The Wash

Silver Spring outdoor market looks to provide fresh, accessible produce

In many large cities, affordable fresh grains and vegetables can be difficult to find. A D.C.-based market organizer with ties to Silver Spring is looking to change the dynamic.

Working with grains was a natural fit for K.T. Alexander. Growing up on a dairy farm in Pennsylvania, she spent her early years raising crops to feed her family cows.

After moving to D.C. in August, she began searching for volunteer opportunities to make fresh grains accessible.

Alexander now works with the Mid-Atlantic Grain Stand, a small farm produce vendor. The stand is funded by a partnership between The Common Grain Alliance and FRESHFARM, a pair of nonprofits that emphasize promoting small organic grain farm goods.

“Compared to what you would get at the grocery store, because of the national supply chains that those products are on, it takes about 2-3 years for them to hit the shelf, so it’s a lot older,” Alexander said. “When folks are able to access these local grains, they’re gaining nutritional value.”

Mid-Atlantic Grain Stand vendor Grace Harmon examines packages of produce.

FRESHFARM plays an active role in collaborating with vendors such as the Mid-Atlantic Grain Stand and organizes open air farmers markets across the D.C. Metropolitan Area. Most recently, FRESHFARM hosted its Winter Market in Silver Spring on Dec. 16, 2023.

The Winter Market drew hundreds of shoppers and brought together dozens of Maryland-based farmers and chefs looking to promote their brands in Montgomery County. The market was organized by a partnership between Downtown Silver Spring and FRESHFARM.

FRESHFARM functions primarily as an organizer, partnering with small business owners in D.C., Maryland, and Northern Virginia. After starting out in Dupont Circle, FRESHFARM vendor Grace Harmon said, the nonprofit rapidly expanded and now operates out of four locations, including Silver Spring.

“Our goal is to elevate and raise awareness about local grain options in this region,” Harmon said. “Everything that is out here has been grown milled and packaged within a 200-mile radius of the city of D.C.”

FRESHFARM is unique among outdoor market organizers in that its satellite vendors, such as the Mid-Atlantic Grain Stand, take Electronic Benefit Transfer cards provided to Supplemental Nutrition Assistance Program enrollees.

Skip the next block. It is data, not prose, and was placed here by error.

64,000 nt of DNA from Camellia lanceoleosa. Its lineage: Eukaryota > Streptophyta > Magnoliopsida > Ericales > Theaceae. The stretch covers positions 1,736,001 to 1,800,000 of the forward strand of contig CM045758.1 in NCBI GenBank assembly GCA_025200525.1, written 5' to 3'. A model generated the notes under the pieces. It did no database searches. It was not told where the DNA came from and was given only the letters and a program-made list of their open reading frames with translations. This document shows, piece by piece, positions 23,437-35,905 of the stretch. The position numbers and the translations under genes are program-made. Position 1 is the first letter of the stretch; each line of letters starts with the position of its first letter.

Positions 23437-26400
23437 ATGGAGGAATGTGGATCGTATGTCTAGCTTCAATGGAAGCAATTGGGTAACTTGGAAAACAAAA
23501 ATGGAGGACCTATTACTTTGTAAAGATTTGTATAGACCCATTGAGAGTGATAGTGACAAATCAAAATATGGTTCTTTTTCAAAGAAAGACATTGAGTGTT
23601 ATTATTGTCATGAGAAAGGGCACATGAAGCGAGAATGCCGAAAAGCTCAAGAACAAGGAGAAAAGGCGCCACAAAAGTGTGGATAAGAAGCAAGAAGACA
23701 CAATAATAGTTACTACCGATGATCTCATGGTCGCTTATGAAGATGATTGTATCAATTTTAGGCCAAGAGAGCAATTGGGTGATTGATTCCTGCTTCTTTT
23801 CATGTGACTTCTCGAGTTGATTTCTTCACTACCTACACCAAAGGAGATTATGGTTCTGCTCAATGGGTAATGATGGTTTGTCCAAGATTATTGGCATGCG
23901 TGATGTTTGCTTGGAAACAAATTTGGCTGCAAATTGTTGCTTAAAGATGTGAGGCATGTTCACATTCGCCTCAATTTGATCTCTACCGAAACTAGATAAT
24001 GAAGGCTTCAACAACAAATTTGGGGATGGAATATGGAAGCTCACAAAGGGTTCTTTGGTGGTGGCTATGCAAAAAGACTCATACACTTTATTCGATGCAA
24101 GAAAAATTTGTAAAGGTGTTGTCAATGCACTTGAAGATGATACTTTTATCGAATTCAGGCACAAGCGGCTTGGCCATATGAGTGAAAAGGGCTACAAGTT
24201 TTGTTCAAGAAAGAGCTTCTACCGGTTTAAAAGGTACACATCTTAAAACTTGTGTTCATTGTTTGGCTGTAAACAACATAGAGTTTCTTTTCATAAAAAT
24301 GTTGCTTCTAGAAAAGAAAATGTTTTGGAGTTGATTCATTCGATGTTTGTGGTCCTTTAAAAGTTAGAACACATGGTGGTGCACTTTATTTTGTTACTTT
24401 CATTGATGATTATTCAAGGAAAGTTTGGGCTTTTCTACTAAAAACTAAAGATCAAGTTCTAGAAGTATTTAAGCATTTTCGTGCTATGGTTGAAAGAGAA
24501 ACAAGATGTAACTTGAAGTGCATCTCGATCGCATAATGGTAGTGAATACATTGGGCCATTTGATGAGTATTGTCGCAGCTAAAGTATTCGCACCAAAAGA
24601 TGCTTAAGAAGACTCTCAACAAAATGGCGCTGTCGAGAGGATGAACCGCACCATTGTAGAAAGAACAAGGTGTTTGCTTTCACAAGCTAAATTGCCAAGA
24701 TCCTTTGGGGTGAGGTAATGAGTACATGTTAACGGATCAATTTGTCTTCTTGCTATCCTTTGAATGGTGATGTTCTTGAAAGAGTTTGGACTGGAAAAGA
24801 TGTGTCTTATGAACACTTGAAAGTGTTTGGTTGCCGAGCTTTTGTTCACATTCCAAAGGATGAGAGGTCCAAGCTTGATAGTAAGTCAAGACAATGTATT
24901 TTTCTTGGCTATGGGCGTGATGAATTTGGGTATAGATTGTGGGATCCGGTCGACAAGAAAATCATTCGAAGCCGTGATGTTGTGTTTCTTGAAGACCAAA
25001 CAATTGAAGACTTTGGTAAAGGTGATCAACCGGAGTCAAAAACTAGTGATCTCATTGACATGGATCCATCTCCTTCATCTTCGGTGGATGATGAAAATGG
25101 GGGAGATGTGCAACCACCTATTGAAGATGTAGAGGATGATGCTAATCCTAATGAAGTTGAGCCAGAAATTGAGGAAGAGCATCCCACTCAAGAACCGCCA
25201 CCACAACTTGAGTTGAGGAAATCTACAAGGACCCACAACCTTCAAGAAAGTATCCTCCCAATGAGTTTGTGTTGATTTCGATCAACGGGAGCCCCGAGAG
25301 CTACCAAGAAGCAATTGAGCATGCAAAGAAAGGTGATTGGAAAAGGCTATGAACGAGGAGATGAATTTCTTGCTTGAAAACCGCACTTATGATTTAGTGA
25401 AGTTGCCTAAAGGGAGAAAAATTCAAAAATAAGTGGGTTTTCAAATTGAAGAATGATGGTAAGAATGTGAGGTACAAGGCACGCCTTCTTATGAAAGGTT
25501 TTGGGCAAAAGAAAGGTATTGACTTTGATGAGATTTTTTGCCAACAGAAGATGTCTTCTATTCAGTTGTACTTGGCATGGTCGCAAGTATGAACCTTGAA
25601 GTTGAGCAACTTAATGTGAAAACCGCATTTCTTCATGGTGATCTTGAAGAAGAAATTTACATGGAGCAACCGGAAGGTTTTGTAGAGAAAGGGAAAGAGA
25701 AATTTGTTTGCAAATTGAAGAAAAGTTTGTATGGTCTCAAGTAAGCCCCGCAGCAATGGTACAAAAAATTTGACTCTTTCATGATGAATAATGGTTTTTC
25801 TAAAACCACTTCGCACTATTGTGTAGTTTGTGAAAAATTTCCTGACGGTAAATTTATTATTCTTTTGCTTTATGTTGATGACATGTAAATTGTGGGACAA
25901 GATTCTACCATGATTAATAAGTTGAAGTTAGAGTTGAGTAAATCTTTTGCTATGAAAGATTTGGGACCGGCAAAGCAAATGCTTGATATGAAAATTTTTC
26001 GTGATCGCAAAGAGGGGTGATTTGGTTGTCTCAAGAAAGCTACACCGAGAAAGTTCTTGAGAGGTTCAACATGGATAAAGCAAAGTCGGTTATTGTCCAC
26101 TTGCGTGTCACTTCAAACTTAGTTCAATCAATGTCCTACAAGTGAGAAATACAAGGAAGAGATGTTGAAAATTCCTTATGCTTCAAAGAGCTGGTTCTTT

SNAP — formerly referred to as food stamps — provides aid for low-income individuals purchasing food, yet program participants often find fresh grains from organic markets are financially out of reach. FRESHFARM Market Operator Pam Simon hopes her organization can work to close the gap through a deal offered to SNAP benefit recipients to match purchases up to $30 at the market, helping to keep the purchase affordable.

“FRESHFARM’s mission is really to do a lot of support for food access,” Simon said. “We have several different kinds of food access avenues for people. Individuals who are on SNAP, EBT, if they use them at the market, they get double, up to $30 to spend. Money comes off their SNAP card, and then we match it.”

 As groups such as FRESHFARM expand access to fresh grains for many Montgomery County residents, many businesses featured its markets come from outside of Silver Spring, potentially creating economic friction between vendors and local business owners.

Reed Ridwal, assistant manager of a Silver Spring sushi business, said he tends to get along well with farmers market vendors and believes that they, not unlike himself, are businesspeople looking to make a living, but he also said locally owned shops and restaurants feel the pressure to out-sell markets on days they open.

“If it’s the same type of restaurant, like one or two Japanese restaurants, that’s competition,” Ridwal said. “It’s fine though, there’s no problem.”

Promotional signs put up by Downtown Silver Spring advertise the recent Winter Market.

While they may generate some competition, markets — particularly those which vend fresh produce — serve a vital function for under-resourced communities, Carl Brown, the executive director of the District of Columbia Small Business Development Center, said.

Brown said many areas in the greater Washington region are food deserts; areas where residents lack access to fresh healthy foods. For these communities, visiting pop-up markets can provide a rare opportunity to purchase fresh, nutritious meals.

Brown drew on his own experience working at Howard University and recalled a student-led initiative to organize farmers markets on campus as evidence for his claim. He said these markets provided a healthy alternative for students without creating competition for local businesses, as these vendors tend to sell a very different style of food. He added this example could be exported to food deserts on a larger scale.

“Does it take away from the small businesses that are there?” Brown said. “No, because they’re complementing what they have, right? They’ve got the cookies, the chocolate bars and all that. They don’t have fruit, vegetables that the students want.”

FRESHFARM will return to Silver Spring on Saturday, December 23.

Ben Baker

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